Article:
Don't get carried away in your passion. Don't shred open the foil, and stay away from scissors, teeth, machetes, or any other sharp instrument to open a condom wrapper, or you could tear the condom itself! Determine which way the condom is rolled. However, checking by sight is the safest way to determine which way the condom is rolled, so you don't risk unrolling it too far or tearing it with your fingers.
If the condom is right-side-out, there will be a lip or rim on the edge. If it's inside-out, the edge will be smooth. You can use your fingers to help you:  Place the condom on your thumb, but don't unroll it. Let it balance there like a little hat. Run your pointer finger down the side of the condom, from the tip to the edge. If your finger catches on the rim, it is right-side-out.
If your finger slides smoothly off the rim, then it is inside-out. If the condom is inside out, hold the rim of the condom with the inside-out tip pointing towards your mouth. Blow on the tip to invert it and turn it right-side-out.
Cautionary tale: don't unroll the condom, as unraveling it will reduce the condom's efficacy—and make it frustratingly difficult to put on.
Make sure the reservoir at the tip of the condom is pointing in the right direction. This reservoir should already be on the outer tip of the condom, but it can sometimes become inverted during packaging.
Make sure the reservoir is oriented so that the rest of the condom rolls away from it. Lube it up. Consider placing a small drop of water-based lubricant inside the reservoir.
This can make the condom easier to apply, especially if you are uncircumcised. Do not apply lotion, baby oil, petroleum jelly, or oil-based lube, as it will degrade and weaken the latex. Make sure the penis is fully erect.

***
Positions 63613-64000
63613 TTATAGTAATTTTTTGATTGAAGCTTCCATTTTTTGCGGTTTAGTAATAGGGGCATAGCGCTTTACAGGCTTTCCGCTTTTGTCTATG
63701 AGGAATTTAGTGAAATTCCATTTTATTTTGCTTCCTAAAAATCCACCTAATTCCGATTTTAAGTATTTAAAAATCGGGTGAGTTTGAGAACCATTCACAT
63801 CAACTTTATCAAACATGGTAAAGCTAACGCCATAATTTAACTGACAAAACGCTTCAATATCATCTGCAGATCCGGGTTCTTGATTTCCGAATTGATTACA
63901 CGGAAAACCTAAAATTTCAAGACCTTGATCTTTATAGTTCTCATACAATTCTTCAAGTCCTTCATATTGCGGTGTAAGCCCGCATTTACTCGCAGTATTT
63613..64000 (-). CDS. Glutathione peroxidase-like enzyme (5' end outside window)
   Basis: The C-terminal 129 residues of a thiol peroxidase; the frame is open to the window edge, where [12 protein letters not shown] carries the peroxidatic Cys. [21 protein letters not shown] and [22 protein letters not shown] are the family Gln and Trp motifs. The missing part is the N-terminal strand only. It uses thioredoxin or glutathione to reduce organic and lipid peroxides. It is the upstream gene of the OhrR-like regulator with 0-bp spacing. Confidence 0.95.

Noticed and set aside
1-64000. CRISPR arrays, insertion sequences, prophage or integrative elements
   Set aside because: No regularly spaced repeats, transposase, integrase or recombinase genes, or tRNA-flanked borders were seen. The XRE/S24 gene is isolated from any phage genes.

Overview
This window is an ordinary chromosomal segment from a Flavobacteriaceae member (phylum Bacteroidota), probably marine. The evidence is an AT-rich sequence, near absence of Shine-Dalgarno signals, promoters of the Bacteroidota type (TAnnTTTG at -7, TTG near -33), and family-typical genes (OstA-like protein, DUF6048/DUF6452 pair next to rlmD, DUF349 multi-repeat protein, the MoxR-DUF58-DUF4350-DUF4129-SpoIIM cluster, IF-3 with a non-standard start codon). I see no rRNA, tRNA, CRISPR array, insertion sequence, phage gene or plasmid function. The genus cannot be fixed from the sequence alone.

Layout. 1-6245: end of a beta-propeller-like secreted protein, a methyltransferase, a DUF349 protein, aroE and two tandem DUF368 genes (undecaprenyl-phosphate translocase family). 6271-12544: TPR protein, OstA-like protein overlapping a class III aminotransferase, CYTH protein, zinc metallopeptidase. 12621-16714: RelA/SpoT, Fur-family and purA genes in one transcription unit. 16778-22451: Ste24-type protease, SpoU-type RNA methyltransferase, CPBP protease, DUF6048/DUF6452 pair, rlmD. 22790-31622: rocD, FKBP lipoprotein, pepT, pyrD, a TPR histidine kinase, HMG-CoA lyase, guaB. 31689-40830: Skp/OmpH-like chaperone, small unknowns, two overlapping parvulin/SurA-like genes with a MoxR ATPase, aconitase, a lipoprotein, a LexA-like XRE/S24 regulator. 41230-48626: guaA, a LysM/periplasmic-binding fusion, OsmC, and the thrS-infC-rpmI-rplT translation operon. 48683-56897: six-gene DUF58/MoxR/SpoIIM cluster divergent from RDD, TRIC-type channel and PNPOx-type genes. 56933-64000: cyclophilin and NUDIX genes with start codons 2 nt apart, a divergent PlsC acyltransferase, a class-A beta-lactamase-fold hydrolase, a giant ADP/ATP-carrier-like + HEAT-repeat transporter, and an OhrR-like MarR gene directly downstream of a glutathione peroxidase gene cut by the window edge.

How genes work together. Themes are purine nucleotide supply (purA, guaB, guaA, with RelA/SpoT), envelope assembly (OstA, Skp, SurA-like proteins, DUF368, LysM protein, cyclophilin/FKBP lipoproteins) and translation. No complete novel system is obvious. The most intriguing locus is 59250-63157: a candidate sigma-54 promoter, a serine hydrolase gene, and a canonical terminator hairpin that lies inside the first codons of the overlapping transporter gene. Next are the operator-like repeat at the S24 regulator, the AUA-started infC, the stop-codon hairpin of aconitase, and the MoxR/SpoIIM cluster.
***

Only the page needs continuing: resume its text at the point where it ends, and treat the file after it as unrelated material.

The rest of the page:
A condom should always fit snugly over a penis, leaving no tight or baggy spots. Don't unwrap the condom until you are fully erect and ready to use it.
Never try to reuse a condom. Pinch the entire reservoir at the tip of the condom shut. This eliminates the possibility of creating an air pocket inside the condom when it is worn, reducing the chance of breakage and providing the semen with a place to go during ejaculation. Roll the condom on. The condom should easily unroll down the length of the shaft. If it turns out that you are trying to put the condom on backwards, throw it away and start over.
To apply the condom, follow these steps:  Pinching the reservoir shut with one hand, place the condom against the tip of the erect penis. With your other hand, push your pubic hair out of the way if necessary. Then, gently roll the condom down the entire shaft of the penis, smoothing out any air bubbles that may appear. Follow these same steps for putting a condom on a sex toy. Smooth lubricant over the condom if necessary. Sexual lubrication decreases the risk of damage to not only the condom, but also reduces friction and increases pleasure for those having sex.
Some lubricants even contain spermicides that can help reduce the risk of pregnancy. However, spermicides can increase the risk of transmitting an STD.
Do not over-apply lube, as too much may cause the condom to fall off and friction is necessary for stimulation. Again, Never apply an oil- or petroleum-based lubricant to a latex condom , as these can cause it to deteriorate. Check the condom periodically during use for breaks. If a condom breaks or comes off during sex, replace it immediately and consider using emergency contraception such as the emergency contraception pill.